Saturday , 24 June 2017

World first Volunteer based News Agency

Oil world cautious on Trump’s next moveb

LONDON: Oil bigwigs are trying to figure out strategies to deal with the impact that President Donald Trump’s blizzard of plans to boost the US industry will have on the world market.
If Trump keeps his promises on lower corporation tax, oil sector deregulation and tax incentives on exports, it could lead to an influx of US crude oil — something, which may challenge the price rises of the last six months after two years of weakness.
At the International Petroleum Week conference in London, the new US administration’s policies were cited as one of the most influential factors on oil in 2017, along with growth of the Asian market and tensions in the Middle East.
Abhishek Deshpande, an analyst at French corporate and investment bank Natixis, told AFP that even if Trump’s policies were imposed, they would not necessarily be favorable to the US petrol industry.
“The oil producers may look at it positively, as it will make the US crude oil jump higher. But for the rest of the US, the refiners would feel the pain, and possibly pass on the impact to the public,” he said.
“For the rest of the world, the Middle East would have to find new markets, which means more crude to sell,” potentially lowering the price, he added.
Energy Security Analysis, Inc. (ESAI) President Sarah Emerson also warned that Trump’s ideas could be difficult to implement.
“All of that is working against the huge question about deficit, and some Republicans and all the Democrats would have to object,” she said during a speech at IP Week.
She said political change in the US “could bring about a marginal deterioration in our market.”
Trump could also tackle deregulation in the energy sector, wiping out the regulations put in place by his predecessor Barack Obama, without a vote in Congress.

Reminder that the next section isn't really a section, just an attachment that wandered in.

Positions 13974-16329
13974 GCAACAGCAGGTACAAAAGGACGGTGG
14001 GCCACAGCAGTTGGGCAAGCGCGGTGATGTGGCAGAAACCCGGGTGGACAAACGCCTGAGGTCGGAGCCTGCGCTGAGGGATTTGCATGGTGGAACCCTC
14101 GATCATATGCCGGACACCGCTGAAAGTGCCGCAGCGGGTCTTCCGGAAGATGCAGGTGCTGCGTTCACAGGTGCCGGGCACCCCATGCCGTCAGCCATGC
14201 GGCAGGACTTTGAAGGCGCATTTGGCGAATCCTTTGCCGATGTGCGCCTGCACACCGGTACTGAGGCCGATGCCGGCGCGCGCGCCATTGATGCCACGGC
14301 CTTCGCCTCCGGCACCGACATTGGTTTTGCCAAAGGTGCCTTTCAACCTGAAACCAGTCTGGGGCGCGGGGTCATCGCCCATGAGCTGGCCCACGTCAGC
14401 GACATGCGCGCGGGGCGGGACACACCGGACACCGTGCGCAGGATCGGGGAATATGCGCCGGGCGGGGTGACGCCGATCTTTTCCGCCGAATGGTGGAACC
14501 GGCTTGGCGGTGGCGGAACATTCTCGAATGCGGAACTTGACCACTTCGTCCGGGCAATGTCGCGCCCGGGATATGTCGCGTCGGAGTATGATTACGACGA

Last but not least, oil industry insiders said Trump’s unpredictability in geopolitics could give rise to dramatic swings in the market.
“The most significant problem would be the tense relationship with Iran, but there is also Mexico,” Deshpande said.
The uncertainties surrounding the new US president did not seem to trouble Mohammed Barkindo, secretary-general of the Organization of the Petroleum Exporting Countries (OPEC).
“Republicans tend to like the oil industry. We welcome the new Republican administration,” he said, reminding his audience that the US is OPEC’s most important export market.
Oil prices
Oil prices fell on Friday after US crude inventories rose for a seventh week, showing that the market is still struggling to ease oversupply despite many producers’ efforts to rein in production.
US crude stocks rose by 564,000 barrels in the week to Feb. 17, the Energy Information Adminis-tration (EIA) said, though the increase was less than the 3.5 million barrels expected by analysts.
The continued rise in US inventories comes as members of OPEC and other producers have cut output.
Benchmark Brent crude oil was down 30 cents at $56.28 a barrel by 1149 GMT, while US West Texas Intermediate dropped by 26 cents to $54.19.
Signs have begun to emerge that traders are depleting storage levels that soared while oil prices were weak.
In the US, traders are draining the priciest storage tanks as strengthening markets make it unprofitable to store for future sale and as cuts in global production open export opportunities.